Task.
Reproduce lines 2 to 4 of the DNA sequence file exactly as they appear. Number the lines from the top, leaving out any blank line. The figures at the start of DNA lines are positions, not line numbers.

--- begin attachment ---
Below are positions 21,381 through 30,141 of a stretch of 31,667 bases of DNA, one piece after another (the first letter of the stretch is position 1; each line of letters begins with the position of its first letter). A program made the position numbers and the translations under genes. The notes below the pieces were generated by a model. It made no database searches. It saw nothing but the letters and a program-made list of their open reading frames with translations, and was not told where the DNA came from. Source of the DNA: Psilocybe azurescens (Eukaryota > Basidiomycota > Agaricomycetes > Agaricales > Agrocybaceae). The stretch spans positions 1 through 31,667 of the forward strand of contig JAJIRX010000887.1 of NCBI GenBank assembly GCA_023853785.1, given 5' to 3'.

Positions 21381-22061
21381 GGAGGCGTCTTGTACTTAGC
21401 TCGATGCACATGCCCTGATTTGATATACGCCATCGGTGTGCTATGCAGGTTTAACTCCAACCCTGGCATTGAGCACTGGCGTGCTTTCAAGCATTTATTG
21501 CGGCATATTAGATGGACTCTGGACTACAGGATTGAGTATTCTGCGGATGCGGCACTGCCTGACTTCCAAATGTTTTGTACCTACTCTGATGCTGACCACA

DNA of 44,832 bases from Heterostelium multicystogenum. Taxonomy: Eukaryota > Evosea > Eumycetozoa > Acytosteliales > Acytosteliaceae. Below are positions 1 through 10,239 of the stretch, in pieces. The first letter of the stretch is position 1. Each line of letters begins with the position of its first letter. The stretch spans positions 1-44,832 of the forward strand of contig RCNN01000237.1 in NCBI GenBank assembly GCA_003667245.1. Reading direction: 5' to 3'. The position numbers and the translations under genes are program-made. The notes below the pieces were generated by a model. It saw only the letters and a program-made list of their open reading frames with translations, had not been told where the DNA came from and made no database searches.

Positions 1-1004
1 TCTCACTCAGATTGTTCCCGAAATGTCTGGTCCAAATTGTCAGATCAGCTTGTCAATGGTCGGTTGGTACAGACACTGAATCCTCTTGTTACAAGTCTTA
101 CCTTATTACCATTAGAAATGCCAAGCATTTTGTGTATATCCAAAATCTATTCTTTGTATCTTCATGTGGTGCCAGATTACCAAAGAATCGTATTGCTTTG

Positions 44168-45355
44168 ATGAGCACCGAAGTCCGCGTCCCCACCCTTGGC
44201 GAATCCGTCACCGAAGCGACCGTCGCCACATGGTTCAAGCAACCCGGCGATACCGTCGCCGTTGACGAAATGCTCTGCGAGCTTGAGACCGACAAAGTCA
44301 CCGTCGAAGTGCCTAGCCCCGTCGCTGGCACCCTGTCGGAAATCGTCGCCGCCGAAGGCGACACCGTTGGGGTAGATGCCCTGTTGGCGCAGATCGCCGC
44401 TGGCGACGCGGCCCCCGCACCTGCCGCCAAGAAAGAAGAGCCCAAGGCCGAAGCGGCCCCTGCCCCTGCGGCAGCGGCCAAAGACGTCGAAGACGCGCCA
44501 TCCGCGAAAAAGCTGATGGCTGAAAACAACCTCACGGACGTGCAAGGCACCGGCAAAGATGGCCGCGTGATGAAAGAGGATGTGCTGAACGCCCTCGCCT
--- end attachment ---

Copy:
Positions 21381-22061
21381 GGAGGCGTCTTGTACTTAGC
21401 TCGATGCACATGCCCTGATTTGATATACGCCATCGGTGTGCTATGCAGGTTTAACTCCAACCCTGGCATTGAGCACTGGCGTGCTTTCAAGCATTTATTG